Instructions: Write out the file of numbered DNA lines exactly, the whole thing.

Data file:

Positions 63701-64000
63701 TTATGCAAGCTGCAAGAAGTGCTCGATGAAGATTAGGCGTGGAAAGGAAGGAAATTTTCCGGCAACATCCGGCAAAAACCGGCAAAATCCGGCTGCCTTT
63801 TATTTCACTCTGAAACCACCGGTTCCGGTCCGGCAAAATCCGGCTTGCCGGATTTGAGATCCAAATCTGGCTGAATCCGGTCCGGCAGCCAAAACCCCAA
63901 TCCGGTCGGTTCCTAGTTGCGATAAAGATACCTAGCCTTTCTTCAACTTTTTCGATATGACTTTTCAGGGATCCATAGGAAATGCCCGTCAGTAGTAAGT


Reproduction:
Positions 63701-64000
63701 TTATGCAAGCTGCAAGAAGTGCTCGATGAAGATTAGGCGTGGAAAGGAAGGAAATTTTCCGGCAACATCCGGCAAAAACCGGCAAAATCCGGCTGCCTTT
63801 TATTTCACTCTGAAACCACCGGTTCCGGTCCGGCAAAATCCGGCTTGCCGGATTTGAGATCCAAATCTGGCTGAATCCGGTCCGGCAGCCAAAACCCCAA
63901 TCCGGTCGGTTCCTAGTTGCGATAAAGATACCTAGCCTTTCTTCAACTTTTTCGATATGACTTTTCAGGGATCCATAGGAAATGCCCGTCAGTAGTAAGT